For those who might have seen or considered it on ebay, someone who had taped a re-broadcast of this recreation of Welles' "War of the World" broadcast has transferred it to DVDs that he's auctioning off, there. As for any copyright implications, the original is old enough to qualify for public domain status, by now; but who knows?
A word to the wise, though: whereas the seller rates the image quality as 8-ish on a scale of 10, I would be hard pressed to agree, based on the darkish, blurry visuals my recently-arrived copy offers. So, caveat emptor.
I'm still happy to have it in my collection, mind you, despite the odd, overwrought dramatic side-stories that are intercut with the main event and other acts of artistic licence. I found I still rather enjoy the lead actor's Welles portrayal - an important bonus.
It was enough to get me to spring for a CD version of the original WOTW broadcast with a bonus interview thrown in of both OW and H.G. Wells together commenting on both the broadcast and on the then yet-to-be-released "Citizen Kane". I believe H.G. Wells' remark was that he was looking forward to hearing some "jolly good noises" in connection with the film upon its debut.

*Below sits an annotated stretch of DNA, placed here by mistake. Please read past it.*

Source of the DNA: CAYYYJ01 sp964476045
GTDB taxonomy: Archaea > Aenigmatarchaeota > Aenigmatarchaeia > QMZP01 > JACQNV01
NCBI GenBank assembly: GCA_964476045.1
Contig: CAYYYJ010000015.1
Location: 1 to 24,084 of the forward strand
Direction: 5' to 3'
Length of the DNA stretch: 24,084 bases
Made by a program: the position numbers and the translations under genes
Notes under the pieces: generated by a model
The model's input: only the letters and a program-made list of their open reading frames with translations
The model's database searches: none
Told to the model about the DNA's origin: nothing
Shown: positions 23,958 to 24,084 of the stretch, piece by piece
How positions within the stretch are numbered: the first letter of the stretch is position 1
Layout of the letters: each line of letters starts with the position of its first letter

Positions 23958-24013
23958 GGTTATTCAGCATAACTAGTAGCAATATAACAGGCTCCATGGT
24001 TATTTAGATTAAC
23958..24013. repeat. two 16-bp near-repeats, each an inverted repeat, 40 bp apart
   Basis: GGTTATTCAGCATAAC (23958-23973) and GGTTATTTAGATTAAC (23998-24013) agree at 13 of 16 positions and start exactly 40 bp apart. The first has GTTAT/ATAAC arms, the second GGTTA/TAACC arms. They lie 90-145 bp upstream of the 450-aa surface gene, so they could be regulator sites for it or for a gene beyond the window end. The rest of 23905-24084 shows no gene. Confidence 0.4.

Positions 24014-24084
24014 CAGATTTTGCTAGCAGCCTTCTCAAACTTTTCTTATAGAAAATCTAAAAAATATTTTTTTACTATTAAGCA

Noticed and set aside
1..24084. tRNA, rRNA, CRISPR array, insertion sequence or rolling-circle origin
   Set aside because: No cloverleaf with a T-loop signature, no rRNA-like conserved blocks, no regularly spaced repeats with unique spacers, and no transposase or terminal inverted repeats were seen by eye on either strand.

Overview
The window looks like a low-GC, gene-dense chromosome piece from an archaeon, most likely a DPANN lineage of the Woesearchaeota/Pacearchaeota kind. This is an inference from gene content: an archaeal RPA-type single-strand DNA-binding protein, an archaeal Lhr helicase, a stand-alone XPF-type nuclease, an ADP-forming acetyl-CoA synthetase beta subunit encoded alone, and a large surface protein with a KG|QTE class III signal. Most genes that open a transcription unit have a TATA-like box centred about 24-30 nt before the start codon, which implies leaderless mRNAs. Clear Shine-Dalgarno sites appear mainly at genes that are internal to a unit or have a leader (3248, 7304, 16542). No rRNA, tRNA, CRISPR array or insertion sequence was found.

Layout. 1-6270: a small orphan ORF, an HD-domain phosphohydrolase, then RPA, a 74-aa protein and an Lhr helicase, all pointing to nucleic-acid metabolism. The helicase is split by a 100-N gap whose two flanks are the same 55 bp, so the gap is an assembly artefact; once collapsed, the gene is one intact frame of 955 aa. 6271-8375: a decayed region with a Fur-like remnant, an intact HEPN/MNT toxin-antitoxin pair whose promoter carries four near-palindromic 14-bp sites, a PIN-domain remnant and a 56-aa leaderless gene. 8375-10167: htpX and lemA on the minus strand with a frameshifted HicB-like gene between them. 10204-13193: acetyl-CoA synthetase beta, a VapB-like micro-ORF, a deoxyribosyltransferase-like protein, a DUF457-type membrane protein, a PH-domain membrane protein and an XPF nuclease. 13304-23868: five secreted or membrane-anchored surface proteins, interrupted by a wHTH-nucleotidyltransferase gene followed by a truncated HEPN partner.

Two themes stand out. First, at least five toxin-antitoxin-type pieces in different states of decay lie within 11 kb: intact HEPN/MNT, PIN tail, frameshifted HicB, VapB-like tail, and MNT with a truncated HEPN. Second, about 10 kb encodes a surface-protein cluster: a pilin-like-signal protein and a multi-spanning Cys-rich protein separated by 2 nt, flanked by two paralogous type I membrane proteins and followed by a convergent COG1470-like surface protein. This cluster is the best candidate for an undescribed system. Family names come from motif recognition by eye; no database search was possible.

Interesting, too, in that conversation was OW drawing sympathetic attention to how Wells' "The Shape of Things to Come" and remarks he had delivered in an earlier speech about the world's future prospects offered some thoughful, though gloomy, support for "the less optimistic point of view".
I find that all the more fascinating, considering what was going on in OW's life at that time: still the brash boy wonder, still dining out on the celebrity WOTW had bestowed upon him with a hotly-anticipated and innovative film debut bearing directly down on him - truly, to quote James Cameron, "King of the World!" - ripe with every conceivable reason for unbridled optimism, and here he was being drawn, instead, to "the less optimistic point of view". Consider Charles Foster Kane's pathetic end and the impoverished obscurity awaiting the once-proud Amberson clan whose story he was keen to tell next. (Yes, I am mindful that the world being at war at the time would have had some influence, as well.) Was Welles so captivated by themes of melancholy and loss that his career trajectory had little option but to see his life imitate his art?
Even as I write that last sentence, I realize how trite it seems; and yet, faced with such evidence, I can't shake the thought, entirely.